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The possibilities that are possible when data from an electromagnetic spectrum are put together are striking. This is especially true for cosmic objects captured in detail by various telescopes are combined.
NASA's Chandra X-ray Observatory, among other telescopes, is one such 'seeker and capturer' and you now have the chance to see what lies beyond Earth in stunning, colorful detail.
Here are some of the cosmic objects NASA's Chandra captured.
SEE ALSO: CHANDRA TELESCOPE DATA THROWS SHADE ON 'THEORY OF EVERYTHING'
Galaxies, supernova remnants, stars, planetary nebulas, among other cosmic objects have all been imaged by NASA's Chandra telescope, and do they look good!
A compilation of these imaged objects has been shared by NASA, and what a sight for sore eyes they are, clearly demonstrating the telescope's capabilities not only alone but also when they are combined with other telescopes' work.
For instance, above is the galaxy M82, or Messler 82. Chandra's X-rays captured the blue and pink parts of the galaxy, which are 20,000 lightyear-long gas outflows.
Above is the Supernova 1987A, which was discovered by observers in the Southern Hemisphere in 1987. They managed to capture one of the brightest supernova explosions in centuries. Chandra was used to detect the supernova's shock wave (blue section).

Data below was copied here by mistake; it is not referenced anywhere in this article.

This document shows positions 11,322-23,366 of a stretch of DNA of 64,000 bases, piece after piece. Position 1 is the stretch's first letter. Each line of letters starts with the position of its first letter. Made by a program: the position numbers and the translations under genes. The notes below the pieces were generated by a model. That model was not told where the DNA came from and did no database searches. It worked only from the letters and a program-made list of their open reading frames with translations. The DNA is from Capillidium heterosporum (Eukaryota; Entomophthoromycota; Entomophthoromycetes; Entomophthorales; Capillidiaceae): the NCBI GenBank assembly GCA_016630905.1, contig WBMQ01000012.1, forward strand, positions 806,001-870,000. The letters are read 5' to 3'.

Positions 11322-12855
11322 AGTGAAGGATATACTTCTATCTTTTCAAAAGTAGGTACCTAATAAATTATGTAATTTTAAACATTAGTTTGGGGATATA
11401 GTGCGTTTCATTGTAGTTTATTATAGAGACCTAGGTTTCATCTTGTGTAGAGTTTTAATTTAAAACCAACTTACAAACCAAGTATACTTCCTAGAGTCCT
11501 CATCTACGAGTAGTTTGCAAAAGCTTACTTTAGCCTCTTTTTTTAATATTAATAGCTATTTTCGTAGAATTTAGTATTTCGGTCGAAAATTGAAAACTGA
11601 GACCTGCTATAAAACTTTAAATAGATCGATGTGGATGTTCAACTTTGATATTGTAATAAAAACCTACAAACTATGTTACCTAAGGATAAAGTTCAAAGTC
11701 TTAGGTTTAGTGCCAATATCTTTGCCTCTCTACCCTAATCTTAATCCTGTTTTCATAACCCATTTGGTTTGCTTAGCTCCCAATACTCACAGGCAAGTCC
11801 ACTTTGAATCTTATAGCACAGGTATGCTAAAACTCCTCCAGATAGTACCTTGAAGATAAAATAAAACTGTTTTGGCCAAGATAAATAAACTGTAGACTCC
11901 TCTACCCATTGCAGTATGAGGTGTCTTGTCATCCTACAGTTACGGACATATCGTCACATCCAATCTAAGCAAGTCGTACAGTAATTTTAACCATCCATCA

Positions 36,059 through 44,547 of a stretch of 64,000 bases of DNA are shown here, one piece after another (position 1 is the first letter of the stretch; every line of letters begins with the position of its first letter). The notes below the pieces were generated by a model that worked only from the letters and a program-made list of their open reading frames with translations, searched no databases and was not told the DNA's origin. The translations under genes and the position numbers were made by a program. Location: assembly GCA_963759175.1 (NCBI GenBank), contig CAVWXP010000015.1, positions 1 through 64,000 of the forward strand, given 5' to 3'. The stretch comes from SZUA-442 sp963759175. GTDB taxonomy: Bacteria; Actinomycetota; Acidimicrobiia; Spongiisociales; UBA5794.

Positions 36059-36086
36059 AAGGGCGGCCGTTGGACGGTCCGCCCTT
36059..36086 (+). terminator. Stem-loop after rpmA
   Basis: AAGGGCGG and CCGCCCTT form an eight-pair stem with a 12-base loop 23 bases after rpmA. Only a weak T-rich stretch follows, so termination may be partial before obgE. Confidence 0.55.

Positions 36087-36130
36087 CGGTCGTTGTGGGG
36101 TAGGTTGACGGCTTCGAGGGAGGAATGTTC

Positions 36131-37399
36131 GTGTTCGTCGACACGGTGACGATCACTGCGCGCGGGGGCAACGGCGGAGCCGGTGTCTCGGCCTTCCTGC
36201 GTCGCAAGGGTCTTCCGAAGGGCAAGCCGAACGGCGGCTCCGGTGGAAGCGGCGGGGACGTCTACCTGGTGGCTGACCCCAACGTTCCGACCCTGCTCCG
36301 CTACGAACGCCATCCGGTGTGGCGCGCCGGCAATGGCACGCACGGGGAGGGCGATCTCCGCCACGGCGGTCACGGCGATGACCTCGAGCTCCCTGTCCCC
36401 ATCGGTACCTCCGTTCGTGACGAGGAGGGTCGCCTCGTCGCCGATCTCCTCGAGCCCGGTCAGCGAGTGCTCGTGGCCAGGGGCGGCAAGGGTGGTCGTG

Abell 2744 is a cluster of galaxies, which are the universe's largest objects held together thanks to gravity. Chandra used its X-ray powers to show Abell 2744's cluster's superheated gas (shown in the blue cloud).
The Eta Carinae is home to two stars that orbit each other and may become the next star in our Milky Way galaxy to explode into a supernova. The above image was possible thanks to a combination of data from the Hubble telescope and Chandra.
And finally the Helix Nebula. The image captured a star running out of its fuel, expands, and its outer layers peel off as the core of the star shrinks. The images of the Helix Nebula are a combination of NASA's Spritzer Space Telescope, Hubble Telescope, NASA's Galaxy Evolution Explorer, and NASA's Chandra X-rays.